Rather than getting into a lengthy discussion of this weekend's anti-war protests perhaps the best way to understand their meaning is simply to listen to the protesters themselves. Here's a sampling of some of my favorite quotes from stories in yesterday's Minneapolis Star Tribune:
"The underlying motives for this government's actions have always been greed and racism," said Moonanum James of United American Indians of New England.
"In the spirit of Dr. King, in the spirit of Crazy Horse," he said, "no blood for oil."
In spirit of people I admire I spout off insipid clichés?
Aris Cisneros, 38, brought his two young children.
"I want Bush to see that his people are against the war," he said. "I want to show my children that they can stand up to stupidity."
You know Aris I have a feeling that your kids may start doing that any day now.
In Des Moines, about 125 protesters marched 2 miles in below-zero windchill. "Standing out in this kind of temperature is nothing compared to innocent people losing their lives in Iraq," said marcher Eric Kimmer, 32, a credit union worker.
Innocent people losing their lives in Iraq? Are you speaking of the hypothetical innocent deaths in the event of a US military action or the real innocent lives being lost today under Saddam?
Here's a little local flava:
Nancy Slocumb, 55, a research coordinator at the Mayo Clinic in Rochester, said, "I deplore the killing of the Iraqis. We have no business saying that we are going to force a regime change."
Strapped to Slocumb's back was a Wellstone sign that a neighbor sent with her. "It's an eloquent statement because he was such a lone ranger in Congress," she said.
It's a statement all right Nancy but eloquent might not be the word I would use to describe it. Pathetic. Desperate. Sick. Perhaps disturbing.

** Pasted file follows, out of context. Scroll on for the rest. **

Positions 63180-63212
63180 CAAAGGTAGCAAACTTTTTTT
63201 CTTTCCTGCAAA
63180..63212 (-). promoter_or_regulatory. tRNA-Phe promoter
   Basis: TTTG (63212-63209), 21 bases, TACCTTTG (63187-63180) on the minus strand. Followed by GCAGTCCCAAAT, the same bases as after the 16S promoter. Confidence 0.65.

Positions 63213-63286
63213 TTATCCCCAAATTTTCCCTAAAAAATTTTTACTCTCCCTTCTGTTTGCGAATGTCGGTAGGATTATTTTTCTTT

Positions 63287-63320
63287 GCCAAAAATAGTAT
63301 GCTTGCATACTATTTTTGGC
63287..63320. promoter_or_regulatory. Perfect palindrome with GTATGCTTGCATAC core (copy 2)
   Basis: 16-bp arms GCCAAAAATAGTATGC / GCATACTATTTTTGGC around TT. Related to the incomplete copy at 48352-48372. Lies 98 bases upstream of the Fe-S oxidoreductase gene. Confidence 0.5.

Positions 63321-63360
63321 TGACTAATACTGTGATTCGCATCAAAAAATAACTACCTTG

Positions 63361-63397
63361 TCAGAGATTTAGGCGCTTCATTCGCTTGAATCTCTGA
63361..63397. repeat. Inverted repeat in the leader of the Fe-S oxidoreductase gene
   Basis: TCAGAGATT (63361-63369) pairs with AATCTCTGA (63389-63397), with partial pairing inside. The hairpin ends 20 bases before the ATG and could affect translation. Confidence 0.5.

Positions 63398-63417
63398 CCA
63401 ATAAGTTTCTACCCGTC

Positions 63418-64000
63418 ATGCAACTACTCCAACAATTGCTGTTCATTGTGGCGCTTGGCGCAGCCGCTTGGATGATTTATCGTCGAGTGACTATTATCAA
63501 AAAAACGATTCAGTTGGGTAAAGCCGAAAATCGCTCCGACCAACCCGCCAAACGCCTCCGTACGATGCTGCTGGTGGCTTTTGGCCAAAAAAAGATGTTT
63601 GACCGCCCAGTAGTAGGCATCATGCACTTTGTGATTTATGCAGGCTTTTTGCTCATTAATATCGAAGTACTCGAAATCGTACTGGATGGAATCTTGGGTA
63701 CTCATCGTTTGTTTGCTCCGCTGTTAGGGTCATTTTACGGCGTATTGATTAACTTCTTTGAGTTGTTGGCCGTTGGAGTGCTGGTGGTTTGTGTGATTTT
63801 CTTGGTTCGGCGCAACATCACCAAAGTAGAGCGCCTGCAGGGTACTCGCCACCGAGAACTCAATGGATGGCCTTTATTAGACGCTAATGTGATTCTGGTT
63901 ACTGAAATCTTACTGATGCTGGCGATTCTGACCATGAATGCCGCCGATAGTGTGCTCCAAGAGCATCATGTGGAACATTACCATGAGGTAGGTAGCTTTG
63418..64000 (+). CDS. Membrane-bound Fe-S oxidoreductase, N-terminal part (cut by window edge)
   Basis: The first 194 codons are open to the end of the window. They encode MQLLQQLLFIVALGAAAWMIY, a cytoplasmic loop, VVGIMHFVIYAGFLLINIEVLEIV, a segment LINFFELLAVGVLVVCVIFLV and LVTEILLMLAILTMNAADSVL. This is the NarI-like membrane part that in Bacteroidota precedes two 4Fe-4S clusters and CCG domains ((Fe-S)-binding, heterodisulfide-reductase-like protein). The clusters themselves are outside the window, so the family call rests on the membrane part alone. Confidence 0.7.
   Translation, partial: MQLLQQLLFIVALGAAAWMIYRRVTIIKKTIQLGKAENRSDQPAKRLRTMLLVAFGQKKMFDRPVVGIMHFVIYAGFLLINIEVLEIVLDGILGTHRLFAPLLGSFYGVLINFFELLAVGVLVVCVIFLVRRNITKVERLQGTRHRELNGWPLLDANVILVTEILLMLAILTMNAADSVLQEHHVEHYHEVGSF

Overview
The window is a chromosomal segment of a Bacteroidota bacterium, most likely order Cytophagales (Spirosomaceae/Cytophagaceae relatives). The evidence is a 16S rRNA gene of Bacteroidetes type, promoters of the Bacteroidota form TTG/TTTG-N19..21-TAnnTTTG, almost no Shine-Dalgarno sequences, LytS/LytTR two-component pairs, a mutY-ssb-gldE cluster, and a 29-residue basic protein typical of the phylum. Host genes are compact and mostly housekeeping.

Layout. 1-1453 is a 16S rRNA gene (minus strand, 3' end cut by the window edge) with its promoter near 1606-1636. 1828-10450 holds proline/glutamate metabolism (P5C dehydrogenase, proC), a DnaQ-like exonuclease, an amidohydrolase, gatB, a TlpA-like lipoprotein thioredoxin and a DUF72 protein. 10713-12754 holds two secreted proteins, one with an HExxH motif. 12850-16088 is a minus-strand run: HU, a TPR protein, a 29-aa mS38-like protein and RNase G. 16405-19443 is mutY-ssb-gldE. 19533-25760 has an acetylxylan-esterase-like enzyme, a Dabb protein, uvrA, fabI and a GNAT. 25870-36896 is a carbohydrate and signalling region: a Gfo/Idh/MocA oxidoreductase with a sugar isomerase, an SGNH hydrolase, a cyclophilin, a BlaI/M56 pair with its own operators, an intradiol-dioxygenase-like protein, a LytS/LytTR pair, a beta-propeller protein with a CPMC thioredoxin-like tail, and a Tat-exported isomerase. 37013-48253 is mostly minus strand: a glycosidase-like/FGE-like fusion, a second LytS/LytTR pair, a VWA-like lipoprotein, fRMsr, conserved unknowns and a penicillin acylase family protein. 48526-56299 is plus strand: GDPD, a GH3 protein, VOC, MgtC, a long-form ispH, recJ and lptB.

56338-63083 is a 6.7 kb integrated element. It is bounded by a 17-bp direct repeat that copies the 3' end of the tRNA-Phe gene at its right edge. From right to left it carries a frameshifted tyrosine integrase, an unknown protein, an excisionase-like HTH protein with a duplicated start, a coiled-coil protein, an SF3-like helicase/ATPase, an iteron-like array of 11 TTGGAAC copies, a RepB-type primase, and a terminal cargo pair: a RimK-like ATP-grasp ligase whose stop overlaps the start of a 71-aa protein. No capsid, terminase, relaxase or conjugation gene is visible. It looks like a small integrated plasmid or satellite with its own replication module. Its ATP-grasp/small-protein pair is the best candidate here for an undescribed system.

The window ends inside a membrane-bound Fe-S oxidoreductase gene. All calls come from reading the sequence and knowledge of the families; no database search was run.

"Why is it that we have the world's biggest arsenal of nuclear weapons?" asked Lana Abboud, a student at Bloomington's Northwestern Health Sciences University who came with the Anti-War Committee contingent.
Abboud, 27, said calls for Iraq to disarm are hypocritical since the United States has allowed countries such as North Korea, Pakistan and Israel -- and itself -- to possess weapons of mass destruction.
A dose of moral relativism that would make Chomsky proud. She seriously believes that the U.S. has no more right to nuclear weapons than Iraq or North Korea. Nuclear weapons that helped end World War II and win the Cold War. Would she rather that another country on earth had the largest arsenal of nuclear weapons? I don't think I really want to know that answer to that one.
And finally a well know figure makes what might be the best quote of the day:
Added civil rights activist Jesse Jackson: "We march today to fight militarism, and racism, and sexism, and anti-Semitism, and Arab-bashing."
I'm sure the people of Israel are sleeping much better knowing that the Reverend "Hymietown" Jackson is now fighting for them.